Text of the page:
METHODS: Meta-analyses examined associations between rs16969968, age of quitting smoking, and age of lung cancer diagnosis in 24 studies of European ancestry (n = 29 072). In each dataset, we used Cox regression models to evaluate the association between rs16969968 and the two primary phenotypes (age of smoking cessation among ever smokers and age of lung cancer diagnosis among lung cancer case patients) and the secondary phenotype of smoking duration. Heterogeneity across studies was assessed with the Cochran Q test. All statistical tests were two-sided.
RESULTS: The rs16969968 allele (A) was associated with a lower likelihood of smoking cessation (hazard ratio [HR] = 0.95, 95% confidence interval [CI] = 0.91 to 0.98, P = .0042), and the AA genotype was associated with a four-year delay in median age of quitting compared with the GG genotype. Among smokers with lung cancer diagnoses, the rs16969968 genotype (AA) was associated with a four-year earlier median age of diagnosis compared with the low-risk genotype (GG) (HR = 1.08, 95% CI = 1.04 to 1.12, P = 1.1*10(-5)). CONCLUSION: These data support the clinical significance of the CHRNA5 variant rs16969968. It predicts delayed smoking cessation and an earlier age of lung cancer diagnosis in this meta-analysis. Given the existing evidence that this CHRNA5 variant predicts favorable response to cessation pharmacotherapy, these findings underscore the potential clinical and public health importance of rs16969968 in CHRNA5 in relation to smoking cessation success and lung cancer risk.
ESTHER : Chen_2015_J.Natl.Cancer.Inst_107_
PubMedSearch : Chen_2015_J.Natl.Cancer.Inst_107_
PubMedID: 25873736

Title : Generation of candidate ligands for nicotinic acetylcholine receptors via in situ click chemistry with a soluble acetylcholine binding protein template - Grimster_2012_J.Am.Chem.Soc_134_6732
Author(s) : Grimster NP , Stump B , Fotsing JR , Weide T , Talley TT , Yamauchi JG , Nemecz A , Kim C , Ho KY , Sharpless KB , Taylor P , Fokin VV
Ref : Journal of the American Chemical Society , 134 :6732 , 2012
Abstract : Nicotinic acetylcholine receptors (nAChRs), which are responsible for mediating key physiological functions, are ubiquitous in the central and peripheral nervous systems. As members of the Cys loop ligand-gated ion channel family, neuronal nAChRs are pentameric, composed of various permutations of alpha (alpha2 to alpha10) and beta (beta2 to beta4) subunits forming functional heteromeric or homomeric receptors. Diversity in nAChR subunit composition complicates the development of selective ligands for specific subtypes, since the five binding sites reside at the subunit interfaces. The acetylcholine binding protein (AChBP), a soluble extracellular domain homologue secreted by mollusks, serves as a general structural surrogate for the nAChRs. In this work, homomeric AChBPs from Lymnaea and Aplysia snails were used as in situ templates for the generation of novel and potent ligands that selectively bind to these proteins. The cycloaddition reaction between building-block azides and alkynes to form stable 1,2,3-triazoles was used to generate the leads. The extent of triazole formation on the AChBP template correlated with the affinity of the triazole product for the nicotinic ligand binding site. Instead of the in situ protein-templated azide-alkyne cycloaddition reaction occurring at a localized, sequestered enzyme active center as previously shown, we demonstrate that the in situ reaction can take place at the subunit interfaces of an oligomeric protein and can thus be used as a tool for identifying novel candidate nAChR ligands. The crystal structure of one of the in situ-formed triazole-AChBP complexes shows binding poses and molecular determinants of interactions predicted from structures of known agonists and antagonists. Hence, the click chemistry approach with an in situ template of a receptor provides a novel synthetic avenue for generating candidate agonists and antagonists for ligand-gated ion channels.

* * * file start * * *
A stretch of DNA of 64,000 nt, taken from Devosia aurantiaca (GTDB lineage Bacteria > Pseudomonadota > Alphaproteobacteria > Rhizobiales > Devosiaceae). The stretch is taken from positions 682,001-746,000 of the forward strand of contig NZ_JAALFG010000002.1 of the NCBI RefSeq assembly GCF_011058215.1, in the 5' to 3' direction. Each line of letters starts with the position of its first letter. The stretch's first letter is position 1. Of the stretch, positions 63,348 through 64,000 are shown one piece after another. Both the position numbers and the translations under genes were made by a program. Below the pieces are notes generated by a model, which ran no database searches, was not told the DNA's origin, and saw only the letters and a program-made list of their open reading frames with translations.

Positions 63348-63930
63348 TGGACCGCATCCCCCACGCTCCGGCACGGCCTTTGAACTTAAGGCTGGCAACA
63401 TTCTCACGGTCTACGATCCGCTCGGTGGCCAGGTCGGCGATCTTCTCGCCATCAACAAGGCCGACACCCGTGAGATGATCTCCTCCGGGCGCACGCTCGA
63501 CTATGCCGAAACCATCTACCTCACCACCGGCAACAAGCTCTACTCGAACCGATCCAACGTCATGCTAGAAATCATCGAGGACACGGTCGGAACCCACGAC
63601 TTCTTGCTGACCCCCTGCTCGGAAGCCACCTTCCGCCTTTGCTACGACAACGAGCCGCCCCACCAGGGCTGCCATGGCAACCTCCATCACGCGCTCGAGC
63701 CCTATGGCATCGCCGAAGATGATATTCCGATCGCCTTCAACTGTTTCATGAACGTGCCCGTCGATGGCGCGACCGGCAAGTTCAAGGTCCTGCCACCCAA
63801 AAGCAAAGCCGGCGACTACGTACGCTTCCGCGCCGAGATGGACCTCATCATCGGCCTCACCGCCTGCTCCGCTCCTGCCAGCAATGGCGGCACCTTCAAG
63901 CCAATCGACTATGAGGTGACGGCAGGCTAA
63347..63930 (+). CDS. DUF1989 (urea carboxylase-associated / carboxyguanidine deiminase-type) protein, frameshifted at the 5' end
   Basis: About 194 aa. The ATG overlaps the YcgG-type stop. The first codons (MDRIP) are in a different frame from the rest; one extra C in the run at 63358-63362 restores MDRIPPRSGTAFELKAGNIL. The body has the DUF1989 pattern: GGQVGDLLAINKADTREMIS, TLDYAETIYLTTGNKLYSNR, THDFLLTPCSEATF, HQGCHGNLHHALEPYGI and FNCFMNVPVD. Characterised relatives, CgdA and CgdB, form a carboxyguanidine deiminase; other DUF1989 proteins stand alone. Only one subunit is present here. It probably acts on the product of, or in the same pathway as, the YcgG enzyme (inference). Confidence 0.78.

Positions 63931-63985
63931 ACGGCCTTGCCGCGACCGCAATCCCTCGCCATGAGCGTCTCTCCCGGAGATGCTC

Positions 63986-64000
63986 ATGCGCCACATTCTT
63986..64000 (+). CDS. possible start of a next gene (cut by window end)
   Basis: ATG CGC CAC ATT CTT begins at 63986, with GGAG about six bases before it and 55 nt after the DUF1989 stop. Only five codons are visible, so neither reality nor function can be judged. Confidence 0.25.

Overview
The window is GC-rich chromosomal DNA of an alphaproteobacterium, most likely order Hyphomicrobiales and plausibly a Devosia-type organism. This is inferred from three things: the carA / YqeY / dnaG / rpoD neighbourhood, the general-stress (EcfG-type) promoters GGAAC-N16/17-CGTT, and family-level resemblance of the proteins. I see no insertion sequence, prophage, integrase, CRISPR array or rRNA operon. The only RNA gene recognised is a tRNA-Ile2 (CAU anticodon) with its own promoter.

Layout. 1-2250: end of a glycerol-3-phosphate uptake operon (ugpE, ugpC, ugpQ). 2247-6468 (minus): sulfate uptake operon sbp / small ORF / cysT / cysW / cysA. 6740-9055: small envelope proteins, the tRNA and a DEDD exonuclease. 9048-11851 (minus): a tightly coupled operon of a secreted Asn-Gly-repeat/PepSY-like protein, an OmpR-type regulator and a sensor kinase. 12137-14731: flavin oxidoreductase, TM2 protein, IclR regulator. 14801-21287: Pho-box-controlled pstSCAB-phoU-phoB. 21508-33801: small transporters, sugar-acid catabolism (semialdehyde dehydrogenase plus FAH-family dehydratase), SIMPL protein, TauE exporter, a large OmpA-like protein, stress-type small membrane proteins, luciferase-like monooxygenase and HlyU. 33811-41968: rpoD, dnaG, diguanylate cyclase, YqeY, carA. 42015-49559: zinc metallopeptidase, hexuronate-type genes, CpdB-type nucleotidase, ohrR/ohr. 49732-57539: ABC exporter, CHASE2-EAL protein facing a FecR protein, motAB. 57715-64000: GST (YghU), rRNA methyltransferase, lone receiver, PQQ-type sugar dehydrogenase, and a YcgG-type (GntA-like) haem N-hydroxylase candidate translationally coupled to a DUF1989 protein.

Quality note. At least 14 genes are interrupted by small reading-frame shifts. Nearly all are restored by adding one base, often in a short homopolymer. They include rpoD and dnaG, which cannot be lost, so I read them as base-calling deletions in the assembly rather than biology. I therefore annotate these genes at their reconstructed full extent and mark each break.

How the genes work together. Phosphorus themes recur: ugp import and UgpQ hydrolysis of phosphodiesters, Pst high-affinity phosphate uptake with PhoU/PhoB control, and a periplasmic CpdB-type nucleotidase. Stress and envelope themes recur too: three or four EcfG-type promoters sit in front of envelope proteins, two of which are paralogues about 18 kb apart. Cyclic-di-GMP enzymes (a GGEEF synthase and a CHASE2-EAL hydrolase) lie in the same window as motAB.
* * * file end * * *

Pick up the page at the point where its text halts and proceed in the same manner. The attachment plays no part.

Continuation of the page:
ESTHER : Grimster_2012_J.Am.Chem.Soc_134_6732
PubMedSearch : Grimster_2012_J.Am.Chem.Soc_134_6732
PubMedID: 22394239

Title : Pharmacokinetic comparison of orally disintegrating and conventional donepezil formulations in healthy Korean male subjects: a single-dose, randomized, open-label, 2-sequence, 2-period crossover study - Kim_2011_Clin.Ther_33_965
Author(s) : Kim KA , Lim JL , Kim C , Park JY
Ref : Clin Ther , 33 :965 , 2011